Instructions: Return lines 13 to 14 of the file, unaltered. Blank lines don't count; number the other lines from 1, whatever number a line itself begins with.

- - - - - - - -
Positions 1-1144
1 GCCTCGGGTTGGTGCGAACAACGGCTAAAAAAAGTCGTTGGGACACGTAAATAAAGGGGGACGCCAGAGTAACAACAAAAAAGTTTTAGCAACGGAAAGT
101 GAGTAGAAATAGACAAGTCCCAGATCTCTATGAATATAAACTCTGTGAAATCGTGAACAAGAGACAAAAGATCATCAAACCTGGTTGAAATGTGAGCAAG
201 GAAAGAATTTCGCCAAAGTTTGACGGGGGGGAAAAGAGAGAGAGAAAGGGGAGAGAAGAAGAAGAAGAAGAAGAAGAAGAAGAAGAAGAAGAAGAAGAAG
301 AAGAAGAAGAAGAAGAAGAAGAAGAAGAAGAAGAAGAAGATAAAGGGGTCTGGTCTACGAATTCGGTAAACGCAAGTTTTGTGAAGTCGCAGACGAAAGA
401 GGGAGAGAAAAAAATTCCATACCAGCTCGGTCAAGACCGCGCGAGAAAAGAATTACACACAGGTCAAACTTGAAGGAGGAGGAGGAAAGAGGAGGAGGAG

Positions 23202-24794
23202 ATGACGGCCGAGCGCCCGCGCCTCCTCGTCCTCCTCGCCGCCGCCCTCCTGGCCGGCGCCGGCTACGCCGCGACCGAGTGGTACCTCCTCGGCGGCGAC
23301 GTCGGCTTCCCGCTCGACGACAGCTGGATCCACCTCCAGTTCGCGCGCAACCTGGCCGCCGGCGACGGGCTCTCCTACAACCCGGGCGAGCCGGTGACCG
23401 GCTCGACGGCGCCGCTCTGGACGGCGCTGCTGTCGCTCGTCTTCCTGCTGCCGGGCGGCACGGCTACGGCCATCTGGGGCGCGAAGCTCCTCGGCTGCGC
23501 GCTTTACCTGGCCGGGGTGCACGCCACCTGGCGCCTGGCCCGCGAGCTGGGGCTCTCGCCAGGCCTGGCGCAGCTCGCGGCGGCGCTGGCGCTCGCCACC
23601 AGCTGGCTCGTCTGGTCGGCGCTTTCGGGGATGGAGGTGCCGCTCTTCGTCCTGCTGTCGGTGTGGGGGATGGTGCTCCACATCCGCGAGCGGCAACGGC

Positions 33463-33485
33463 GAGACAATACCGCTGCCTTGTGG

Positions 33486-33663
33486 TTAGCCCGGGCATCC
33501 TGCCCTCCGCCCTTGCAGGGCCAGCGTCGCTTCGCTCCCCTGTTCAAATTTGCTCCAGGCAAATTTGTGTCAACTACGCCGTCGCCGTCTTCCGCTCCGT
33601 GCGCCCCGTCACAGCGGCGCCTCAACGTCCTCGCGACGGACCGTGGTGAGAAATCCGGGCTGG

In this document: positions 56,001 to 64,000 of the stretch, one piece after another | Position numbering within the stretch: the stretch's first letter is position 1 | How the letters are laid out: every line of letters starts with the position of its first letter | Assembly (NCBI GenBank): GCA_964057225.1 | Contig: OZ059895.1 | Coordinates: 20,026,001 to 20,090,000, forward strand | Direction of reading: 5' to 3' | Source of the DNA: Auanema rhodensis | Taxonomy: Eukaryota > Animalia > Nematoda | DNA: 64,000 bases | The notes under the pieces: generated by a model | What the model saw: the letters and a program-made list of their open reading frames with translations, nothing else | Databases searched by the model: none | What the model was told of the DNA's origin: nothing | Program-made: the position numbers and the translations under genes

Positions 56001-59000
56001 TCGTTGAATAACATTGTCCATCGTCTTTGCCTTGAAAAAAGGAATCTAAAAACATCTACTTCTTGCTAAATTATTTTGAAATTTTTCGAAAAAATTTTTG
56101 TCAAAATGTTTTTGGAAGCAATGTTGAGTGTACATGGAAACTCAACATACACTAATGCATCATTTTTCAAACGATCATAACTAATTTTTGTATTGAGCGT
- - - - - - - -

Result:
Positions 33463-33485
33463 GAGACAATACCGCTGCCTTGTGG